What to keep in mind: Please keep in mind that certain activities are long in duration- between 6-9 hours. At times, the girls return back to camp late into the evening. We try to our best to keep to our designated schedule, however, at times we do not have enough hours in the day ! If we happen to return to camp late, the campers sleep in for an additional hour in the morning before chores and breakfast. Campers may be tired upon returning home after several long weeks of camp.
Understanding Camp Activities
Everyone looks forward to the Mealtimes at Camp Tucka Kitchen. Here at camp, we ensure that your child will have wholesome, fuel propelling breakfasts such as a prepared bowl of granola, maple oatmeal with milk and topped with honey or syrup. Side of two lightly scrambled eggs. For dinner, we are a big fan of flounder in light egg batter, slightly goldened in a skillet or baked in oven.
We also grow a vegetable garden for the purposes of education (availability depends on season!). Food items are provided by our fantastic food caterer.
Breakfast: Muesli with hot milk/hot water, scrambled/sunny side up eggs, "french toast with whipped cream and syrup"," grilled cheese sandwiches"," ham cheese sandwiches", "bagels with cream cheese, nutella, strawberry preserves and cereal of their choice", "veggie/meat omelette and toast", "pancakes, hash browns, scrambled eggs, bacon"
Lunch: " peanut butter and banana PJ", "home made spaghetti with corn bread", "chicken nuggets with mashed potatoes/ pasta/ mac n cheese", "baked flounder in egg with spanish rice and steamed veggies"
Dinner: "Broiled chicken drumsticks & thighs seasoned herbs, served with mashed
potatoes/spanish/jambalaya rice, steamed broccoli, mixed veggies ", Juice, milk, drink mixes, orange juice or
water offered. "Spaghetti with home made sauce and ground beef, corn bread or garlic bread", grilled
"chicken with spiced pasta side, and steamed veggies", "grilled pork with mashed potatoes/mac n cheese",
"alfredo chicken with pasta, cheese, casserole bake", "lasagna, corn bread, steamed veggies".
Supper: milk with favorite cereal, cookies, muffins.
We have strategically placed water fountains throughout the ranch to encourage our campers to drink water regularly. Our suggestion to parents is to purchase your child a reusable water bottle to limit unnecessary waste caused by disposable bottles. Please label the water bottle with your camper's name ! For water bottles and other items you can go to Everything Summer Camp to purchase items for the camp.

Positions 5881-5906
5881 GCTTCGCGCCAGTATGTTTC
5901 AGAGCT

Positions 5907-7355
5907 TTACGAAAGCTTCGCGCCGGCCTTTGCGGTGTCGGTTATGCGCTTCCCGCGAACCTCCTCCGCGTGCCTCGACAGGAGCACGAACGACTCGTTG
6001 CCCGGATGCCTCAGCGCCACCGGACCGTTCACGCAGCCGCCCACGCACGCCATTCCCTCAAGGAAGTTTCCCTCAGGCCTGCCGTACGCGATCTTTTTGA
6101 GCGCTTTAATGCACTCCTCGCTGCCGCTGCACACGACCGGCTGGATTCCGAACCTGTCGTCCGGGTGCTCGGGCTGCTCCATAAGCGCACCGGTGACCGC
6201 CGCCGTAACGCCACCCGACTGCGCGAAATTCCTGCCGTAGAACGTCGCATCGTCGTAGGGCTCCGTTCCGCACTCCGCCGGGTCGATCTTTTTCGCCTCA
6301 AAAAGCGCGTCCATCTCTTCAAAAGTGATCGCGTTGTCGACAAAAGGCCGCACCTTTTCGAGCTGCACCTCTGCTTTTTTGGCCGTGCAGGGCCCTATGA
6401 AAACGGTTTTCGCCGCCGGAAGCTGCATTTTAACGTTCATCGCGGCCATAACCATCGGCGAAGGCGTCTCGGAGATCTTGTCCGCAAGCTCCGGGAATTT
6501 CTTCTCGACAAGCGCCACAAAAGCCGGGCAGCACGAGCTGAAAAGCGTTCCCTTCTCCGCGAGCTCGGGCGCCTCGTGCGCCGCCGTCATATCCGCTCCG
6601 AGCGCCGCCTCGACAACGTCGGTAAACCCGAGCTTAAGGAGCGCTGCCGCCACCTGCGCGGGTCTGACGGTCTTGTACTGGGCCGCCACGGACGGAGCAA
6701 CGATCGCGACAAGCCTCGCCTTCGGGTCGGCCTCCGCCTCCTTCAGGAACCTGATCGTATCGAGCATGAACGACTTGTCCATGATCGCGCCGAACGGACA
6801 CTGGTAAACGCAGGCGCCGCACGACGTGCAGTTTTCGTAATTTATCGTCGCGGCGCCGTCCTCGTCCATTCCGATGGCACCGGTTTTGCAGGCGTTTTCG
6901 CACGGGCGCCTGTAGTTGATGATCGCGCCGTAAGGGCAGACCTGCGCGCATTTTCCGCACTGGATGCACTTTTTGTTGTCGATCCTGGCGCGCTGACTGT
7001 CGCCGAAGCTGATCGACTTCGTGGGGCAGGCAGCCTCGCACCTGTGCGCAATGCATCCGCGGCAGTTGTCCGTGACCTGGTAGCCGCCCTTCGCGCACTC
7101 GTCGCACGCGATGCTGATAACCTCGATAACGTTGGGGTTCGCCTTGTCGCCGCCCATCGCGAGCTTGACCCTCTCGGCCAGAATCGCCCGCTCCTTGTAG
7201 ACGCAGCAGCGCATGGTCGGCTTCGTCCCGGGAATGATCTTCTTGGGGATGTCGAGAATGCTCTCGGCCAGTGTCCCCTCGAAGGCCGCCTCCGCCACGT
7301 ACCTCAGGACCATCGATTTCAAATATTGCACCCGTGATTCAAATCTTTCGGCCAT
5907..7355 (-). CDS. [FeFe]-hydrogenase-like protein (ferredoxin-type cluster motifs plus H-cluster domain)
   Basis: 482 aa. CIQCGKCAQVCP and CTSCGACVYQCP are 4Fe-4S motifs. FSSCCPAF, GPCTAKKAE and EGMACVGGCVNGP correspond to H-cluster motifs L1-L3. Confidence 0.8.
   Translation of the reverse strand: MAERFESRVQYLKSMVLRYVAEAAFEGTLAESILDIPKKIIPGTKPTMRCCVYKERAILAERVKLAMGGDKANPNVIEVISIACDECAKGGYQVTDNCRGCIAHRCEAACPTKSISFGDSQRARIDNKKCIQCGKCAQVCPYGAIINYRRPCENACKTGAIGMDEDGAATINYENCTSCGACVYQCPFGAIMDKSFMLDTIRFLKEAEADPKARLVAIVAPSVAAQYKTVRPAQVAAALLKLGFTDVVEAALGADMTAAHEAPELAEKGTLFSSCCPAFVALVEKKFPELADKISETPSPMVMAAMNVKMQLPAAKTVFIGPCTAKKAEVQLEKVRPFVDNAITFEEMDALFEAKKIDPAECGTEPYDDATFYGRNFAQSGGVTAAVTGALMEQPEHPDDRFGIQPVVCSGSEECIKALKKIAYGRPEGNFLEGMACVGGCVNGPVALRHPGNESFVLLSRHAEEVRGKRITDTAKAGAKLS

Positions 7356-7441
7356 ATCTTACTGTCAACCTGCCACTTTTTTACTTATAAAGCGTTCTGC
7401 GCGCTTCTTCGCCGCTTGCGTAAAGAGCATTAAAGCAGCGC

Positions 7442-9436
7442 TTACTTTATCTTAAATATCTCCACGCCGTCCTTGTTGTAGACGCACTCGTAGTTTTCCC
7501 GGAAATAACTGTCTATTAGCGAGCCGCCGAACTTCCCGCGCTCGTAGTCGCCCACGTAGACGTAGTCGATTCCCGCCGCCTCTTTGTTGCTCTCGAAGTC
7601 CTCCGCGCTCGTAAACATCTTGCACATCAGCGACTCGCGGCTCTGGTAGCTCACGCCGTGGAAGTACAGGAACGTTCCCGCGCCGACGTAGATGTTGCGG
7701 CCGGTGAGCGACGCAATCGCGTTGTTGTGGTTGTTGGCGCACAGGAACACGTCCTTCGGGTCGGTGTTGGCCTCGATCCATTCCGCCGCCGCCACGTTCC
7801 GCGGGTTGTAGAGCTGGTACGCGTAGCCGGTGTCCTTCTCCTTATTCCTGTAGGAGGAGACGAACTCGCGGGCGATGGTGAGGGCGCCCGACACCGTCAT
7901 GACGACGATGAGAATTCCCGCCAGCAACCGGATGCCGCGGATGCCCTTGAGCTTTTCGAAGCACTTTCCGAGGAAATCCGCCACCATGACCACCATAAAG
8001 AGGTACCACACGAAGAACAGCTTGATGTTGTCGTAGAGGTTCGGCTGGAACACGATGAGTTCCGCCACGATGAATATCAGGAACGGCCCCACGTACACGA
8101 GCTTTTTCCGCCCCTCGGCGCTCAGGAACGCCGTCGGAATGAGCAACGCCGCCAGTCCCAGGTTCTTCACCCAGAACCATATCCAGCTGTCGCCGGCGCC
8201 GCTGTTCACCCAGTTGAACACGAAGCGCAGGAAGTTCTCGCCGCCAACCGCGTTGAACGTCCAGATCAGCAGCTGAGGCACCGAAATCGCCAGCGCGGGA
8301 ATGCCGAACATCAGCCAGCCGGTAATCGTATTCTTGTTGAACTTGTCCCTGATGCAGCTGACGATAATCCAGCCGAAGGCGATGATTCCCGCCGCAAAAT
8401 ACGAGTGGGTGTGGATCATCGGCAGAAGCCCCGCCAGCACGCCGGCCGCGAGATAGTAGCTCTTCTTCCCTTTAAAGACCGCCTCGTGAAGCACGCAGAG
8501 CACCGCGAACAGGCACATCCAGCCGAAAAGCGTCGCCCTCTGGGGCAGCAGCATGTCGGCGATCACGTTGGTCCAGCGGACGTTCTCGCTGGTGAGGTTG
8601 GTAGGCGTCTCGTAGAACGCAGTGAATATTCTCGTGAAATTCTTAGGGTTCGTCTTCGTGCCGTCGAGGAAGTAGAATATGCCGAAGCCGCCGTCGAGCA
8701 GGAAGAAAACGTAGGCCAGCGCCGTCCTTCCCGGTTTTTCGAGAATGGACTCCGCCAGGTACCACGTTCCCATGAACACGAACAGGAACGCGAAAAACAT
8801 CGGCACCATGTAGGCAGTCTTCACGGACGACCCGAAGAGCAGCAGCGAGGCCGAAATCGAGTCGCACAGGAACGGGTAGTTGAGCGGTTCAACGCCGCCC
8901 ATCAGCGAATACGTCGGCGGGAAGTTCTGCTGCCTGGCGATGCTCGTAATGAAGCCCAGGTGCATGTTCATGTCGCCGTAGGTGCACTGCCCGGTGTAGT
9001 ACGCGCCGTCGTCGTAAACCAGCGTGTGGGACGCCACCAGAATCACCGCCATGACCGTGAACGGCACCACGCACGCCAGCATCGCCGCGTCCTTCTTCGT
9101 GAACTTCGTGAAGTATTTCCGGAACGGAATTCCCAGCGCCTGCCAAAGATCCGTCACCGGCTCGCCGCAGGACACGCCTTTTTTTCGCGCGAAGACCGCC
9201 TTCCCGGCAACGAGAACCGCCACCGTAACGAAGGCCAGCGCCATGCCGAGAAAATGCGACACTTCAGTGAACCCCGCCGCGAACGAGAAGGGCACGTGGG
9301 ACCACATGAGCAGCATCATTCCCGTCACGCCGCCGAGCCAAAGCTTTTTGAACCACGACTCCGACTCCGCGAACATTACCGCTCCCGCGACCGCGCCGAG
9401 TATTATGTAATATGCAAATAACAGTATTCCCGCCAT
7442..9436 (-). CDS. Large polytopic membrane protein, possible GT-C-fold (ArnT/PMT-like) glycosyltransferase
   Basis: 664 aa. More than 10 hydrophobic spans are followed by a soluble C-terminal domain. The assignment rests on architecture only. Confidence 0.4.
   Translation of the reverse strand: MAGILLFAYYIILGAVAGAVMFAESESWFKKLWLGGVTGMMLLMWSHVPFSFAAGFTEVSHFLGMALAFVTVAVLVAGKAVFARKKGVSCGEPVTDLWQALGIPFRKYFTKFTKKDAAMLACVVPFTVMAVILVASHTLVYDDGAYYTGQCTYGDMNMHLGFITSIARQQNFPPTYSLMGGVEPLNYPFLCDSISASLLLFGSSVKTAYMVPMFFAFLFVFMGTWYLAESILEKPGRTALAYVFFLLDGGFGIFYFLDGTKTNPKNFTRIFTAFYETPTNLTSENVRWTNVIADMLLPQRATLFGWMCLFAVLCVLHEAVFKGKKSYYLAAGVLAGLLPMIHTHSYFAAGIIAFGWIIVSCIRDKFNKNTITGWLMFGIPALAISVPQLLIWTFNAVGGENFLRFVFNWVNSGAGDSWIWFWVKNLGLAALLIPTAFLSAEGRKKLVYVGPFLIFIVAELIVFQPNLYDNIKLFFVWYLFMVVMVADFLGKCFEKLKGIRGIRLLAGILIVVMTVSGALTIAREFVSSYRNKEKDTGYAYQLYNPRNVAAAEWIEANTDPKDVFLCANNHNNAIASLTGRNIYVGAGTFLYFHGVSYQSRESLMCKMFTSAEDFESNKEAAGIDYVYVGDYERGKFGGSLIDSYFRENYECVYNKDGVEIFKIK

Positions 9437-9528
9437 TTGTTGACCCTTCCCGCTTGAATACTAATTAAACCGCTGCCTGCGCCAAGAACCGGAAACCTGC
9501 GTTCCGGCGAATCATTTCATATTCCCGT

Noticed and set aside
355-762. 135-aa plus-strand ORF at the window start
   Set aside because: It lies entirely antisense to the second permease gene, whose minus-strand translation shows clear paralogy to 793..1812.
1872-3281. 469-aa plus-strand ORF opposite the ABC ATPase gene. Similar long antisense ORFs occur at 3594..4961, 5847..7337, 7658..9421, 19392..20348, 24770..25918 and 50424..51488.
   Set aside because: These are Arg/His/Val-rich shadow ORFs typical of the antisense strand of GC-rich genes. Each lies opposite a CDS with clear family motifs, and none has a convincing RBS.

If your child has special dietary needs please email us at email@example.com to give us the details. We cannot accommodate many diet restrictions, therefore it is best to inquire before sign up !
Homesickness & Acculturation Stress
It is perfectly natural for campers and staff members to experience a level of homesickness. Children that are unfamiliar with their surroundings or children that experience difficulty making friends will have the tendency to feel the most vulnerable. It is our specialty to deal with introverted children that may need opening up.
Feelings of homesickness usually occur in the evenings, before bedtime, when campers feel the most tired and vulnerable. Usually, every day for that camp child becomes brighter and brighter especially when your daughters purpose was to bond with horses and learn the ropes of riding, horsemanship and jumping.
We value our relationships with our campers and that is is the reason for which we assign a Parent Liaison which will keep track of everything your daughter is experiencing.
Achievements, goals, or any issues that may arise will all be included in a report update. If absolutely necessary, we will arrange a call for you and your daughter to discuss her feelings.
American Camp Association
Phillips Exeter Academy psychologist Dr. Christopher Thurber studied homesickness in 329 boys between the ages of 8 and 16 at resident camp. According to his results, homesickness is the norm rather than the exception. A whopping 83 percent of the campers studied reported homesickness on at least one day of camp.
Thurber and the American Camp Association (ACA) suggest the following tips for parents to help their child deal with homesickness at camp... Read More..
Homesickness at Whiteface Camp
Over the years we have noticed that incoming children adjust immediately, some adjust in a few days, while others do not adjust at all. When our campers find themselves for the first time at camp, which to them is considered "strange" surroundings, the feelings of homesickness may vary.